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Modern Monetary Theory with Luigi Zingales and Bethany McLean

Updated: Mar 4, 2022

RL105 – Modern Monetary Theory with Luigi Zingales and Bethany McLean

Today on the Retirement Lifestyle Show, Roshan Loungani, Erik Olson, and Adrian Nicholson debunk The Modern Monetary Theory (MMT) with Bethany McLean and Luigi Zingales, the hosts of the Capitalisn't Podcast. Bethany is Vanity Fair's contributing editor, while Luigi is a world-renowned economics professor.

[03:50] Modern Monetary Theory Debunked

[09:10] Printing Money and Inflation

[11:06] Modern Monetary Theory in Japan

[12:50] Luigi's Thoughts on Cryptocurrencies

[14:20] How MMT is Being Implemented Today

[17:30] MMT as the Ultimate Expression of Privilege

[23:06] The Numbers That Highlight the Fiscal Dominance of the US

[27:20] Bonds, Stocks, and the Low Interest-Rate Environment

[34:03] Understanding the Velocity of Money

[38:04] Is Inflation Here to Stay?

[41:00] MMT and Inflation

For more links and the full show notes keep scrolling down!

Roshan Loungani can be reached at or at 202-536-4468.

Erik Olson can be reached at or 815-940-4652.

Adrian Nicholson can be reached at or at 703-915-8905.

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Full Show Notes:

Modern Monetary Theory Debunked

The Modern Monetary Theory (MMT) is a famous macroeconomic framework defined by how economically powerful countries like the US, Canada, Japan, and the UK do not have to worry about federal government spending. These countries can essentially print money whenever they like. Deficits don't matter, neither does the national debt. In essence, such governments do not rely on taxes or borrowing for spending since and therefore, their policies are not shaped by fears of rising national debt.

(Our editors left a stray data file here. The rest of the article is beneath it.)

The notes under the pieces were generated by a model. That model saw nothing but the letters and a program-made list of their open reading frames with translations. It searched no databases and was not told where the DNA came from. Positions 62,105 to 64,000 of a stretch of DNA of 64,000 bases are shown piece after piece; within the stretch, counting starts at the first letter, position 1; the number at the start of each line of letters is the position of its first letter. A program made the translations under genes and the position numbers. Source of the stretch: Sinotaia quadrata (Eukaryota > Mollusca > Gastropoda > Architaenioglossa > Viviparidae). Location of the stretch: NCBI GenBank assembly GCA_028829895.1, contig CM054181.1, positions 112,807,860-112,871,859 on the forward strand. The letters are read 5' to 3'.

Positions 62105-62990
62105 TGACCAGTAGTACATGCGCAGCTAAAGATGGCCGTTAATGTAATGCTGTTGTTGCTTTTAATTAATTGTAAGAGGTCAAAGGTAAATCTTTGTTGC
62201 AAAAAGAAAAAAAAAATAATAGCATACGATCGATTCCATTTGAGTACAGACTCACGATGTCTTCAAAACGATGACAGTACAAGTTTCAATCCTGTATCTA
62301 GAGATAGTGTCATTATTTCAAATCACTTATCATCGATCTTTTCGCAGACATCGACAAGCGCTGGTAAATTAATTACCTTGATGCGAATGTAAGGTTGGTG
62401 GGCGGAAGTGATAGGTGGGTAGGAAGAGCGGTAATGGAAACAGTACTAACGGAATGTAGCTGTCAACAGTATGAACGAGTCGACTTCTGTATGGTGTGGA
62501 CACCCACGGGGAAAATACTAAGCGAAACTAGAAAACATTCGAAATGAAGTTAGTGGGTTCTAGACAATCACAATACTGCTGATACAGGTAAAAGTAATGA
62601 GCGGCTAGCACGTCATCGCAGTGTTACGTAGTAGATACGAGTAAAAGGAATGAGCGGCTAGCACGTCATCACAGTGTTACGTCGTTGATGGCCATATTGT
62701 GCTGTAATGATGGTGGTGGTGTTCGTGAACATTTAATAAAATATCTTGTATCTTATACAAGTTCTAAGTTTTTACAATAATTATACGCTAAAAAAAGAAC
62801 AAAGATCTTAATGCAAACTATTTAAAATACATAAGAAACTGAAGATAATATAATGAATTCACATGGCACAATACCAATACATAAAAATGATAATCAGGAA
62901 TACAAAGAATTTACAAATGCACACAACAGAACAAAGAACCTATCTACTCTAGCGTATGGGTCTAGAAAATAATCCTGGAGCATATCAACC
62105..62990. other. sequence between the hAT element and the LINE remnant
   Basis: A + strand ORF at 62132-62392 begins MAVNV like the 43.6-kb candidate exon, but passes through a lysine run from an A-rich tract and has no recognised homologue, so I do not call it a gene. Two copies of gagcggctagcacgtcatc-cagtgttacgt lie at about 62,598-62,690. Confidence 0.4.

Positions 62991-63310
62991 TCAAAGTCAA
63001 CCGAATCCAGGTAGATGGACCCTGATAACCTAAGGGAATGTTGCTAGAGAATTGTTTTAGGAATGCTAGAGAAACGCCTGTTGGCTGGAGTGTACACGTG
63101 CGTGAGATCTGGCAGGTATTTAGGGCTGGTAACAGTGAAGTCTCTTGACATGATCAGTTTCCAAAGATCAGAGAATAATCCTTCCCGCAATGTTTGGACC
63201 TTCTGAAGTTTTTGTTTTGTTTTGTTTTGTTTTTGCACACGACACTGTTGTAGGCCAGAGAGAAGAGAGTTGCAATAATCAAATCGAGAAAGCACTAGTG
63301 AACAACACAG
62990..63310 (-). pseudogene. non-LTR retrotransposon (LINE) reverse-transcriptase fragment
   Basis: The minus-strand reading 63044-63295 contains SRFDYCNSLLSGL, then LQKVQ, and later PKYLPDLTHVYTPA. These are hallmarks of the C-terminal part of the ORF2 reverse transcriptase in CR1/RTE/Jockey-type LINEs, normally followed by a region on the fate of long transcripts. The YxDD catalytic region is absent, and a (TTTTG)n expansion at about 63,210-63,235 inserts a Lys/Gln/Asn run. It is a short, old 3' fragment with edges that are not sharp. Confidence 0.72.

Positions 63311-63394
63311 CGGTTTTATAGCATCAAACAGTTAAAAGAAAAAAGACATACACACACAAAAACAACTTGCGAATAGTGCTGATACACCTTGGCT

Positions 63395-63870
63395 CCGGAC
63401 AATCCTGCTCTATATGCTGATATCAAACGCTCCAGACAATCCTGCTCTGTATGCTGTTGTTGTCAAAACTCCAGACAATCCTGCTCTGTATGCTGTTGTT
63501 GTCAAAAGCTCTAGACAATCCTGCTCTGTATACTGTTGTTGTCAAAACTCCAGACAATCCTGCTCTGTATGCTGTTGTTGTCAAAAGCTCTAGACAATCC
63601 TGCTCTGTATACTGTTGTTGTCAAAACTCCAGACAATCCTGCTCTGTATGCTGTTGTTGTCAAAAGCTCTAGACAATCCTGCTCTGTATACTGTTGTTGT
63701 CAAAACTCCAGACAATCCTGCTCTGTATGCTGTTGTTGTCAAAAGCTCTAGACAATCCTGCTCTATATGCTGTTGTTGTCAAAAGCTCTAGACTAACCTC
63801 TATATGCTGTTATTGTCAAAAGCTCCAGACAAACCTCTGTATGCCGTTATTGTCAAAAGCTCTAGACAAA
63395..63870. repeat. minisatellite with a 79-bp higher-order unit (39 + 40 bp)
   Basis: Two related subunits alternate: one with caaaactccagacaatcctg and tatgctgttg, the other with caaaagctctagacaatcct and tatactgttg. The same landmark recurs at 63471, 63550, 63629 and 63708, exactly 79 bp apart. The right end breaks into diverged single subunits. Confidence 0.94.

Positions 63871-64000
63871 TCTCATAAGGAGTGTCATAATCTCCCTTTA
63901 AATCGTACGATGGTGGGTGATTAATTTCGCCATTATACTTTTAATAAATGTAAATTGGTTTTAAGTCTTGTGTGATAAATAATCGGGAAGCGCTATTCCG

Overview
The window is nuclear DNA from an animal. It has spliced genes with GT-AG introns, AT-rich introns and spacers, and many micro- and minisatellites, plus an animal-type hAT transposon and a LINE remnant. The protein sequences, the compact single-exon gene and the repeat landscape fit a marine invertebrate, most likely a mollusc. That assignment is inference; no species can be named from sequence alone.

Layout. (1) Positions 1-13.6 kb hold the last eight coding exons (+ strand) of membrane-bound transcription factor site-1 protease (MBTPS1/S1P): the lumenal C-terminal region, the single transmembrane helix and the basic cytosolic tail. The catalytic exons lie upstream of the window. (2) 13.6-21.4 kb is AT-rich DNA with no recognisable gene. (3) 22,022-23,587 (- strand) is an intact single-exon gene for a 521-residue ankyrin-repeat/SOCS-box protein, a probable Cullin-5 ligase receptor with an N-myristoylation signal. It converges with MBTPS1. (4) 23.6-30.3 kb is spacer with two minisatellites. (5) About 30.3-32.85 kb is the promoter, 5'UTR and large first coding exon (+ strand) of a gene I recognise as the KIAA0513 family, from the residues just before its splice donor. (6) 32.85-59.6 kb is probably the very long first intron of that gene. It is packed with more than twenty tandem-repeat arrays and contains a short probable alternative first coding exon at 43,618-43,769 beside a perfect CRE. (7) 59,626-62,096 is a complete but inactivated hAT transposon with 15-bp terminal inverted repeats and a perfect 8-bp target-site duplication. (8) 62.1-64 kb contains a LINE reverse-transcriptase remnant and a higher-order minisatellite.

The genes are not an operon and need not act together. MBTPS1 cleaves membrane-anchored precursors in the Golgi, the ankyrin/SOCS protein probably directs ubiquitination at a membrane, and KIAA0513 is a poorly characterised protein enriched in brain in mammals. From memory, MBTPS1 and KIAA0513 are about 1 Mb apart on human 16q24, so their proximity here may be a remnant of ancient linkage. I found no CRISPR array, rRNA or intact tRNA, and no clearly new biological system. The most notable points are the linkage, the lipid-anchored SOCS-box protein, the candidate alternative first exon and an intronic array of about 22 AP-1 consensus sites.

MMT is big on promises, the common ones being it would build a more just economy that works for the many and afford to invest in health care, education, and resilient infrastructure. Unfortunately, government deficit spending is never sustainable. It's often a hindrance to economic growth and a death sentence to future generations. And printing huge sums of money will inevitably lead to inflation, despite what most MMT promoters claim.

Understanding Velocity of Money

Velocity of money refers to the average number of times a single unit of money goes through people's hands in a given period of time. Simply put, it's a measurement of the rate at which money moves from one entity to another or how consumers and businesses collectively spend money in an economy. The velocity of money is essential because it's used to help financial experts gauge the health and vitality of an economy. Low velocity of money is often associated with contractions and recensions. On the other hand, high velocity of money can be linked to a healthy, expanding economy. For example, the velocity of money in the US was incredibly low in early to mid-2020. This was probably due to the diminished activity of fear and restrictions during the COVID-19 pandemic. An increase in consumer savings caused by economic uncertainty might also be a possible explanation.

Links and Resources

All opinions expressed by podcast hosts and guests are solely their own. While based on information that they believe is reliable, neither Arete Wealth nor its affiliates warrant its completeness or accuracy, nor do their opinions reflect the opinion of Arete Wealth. This podcast is for general informational purposes only, and should not be regarded as specific advice or recommendations for any individual. Before making any decisions, consult a professional.

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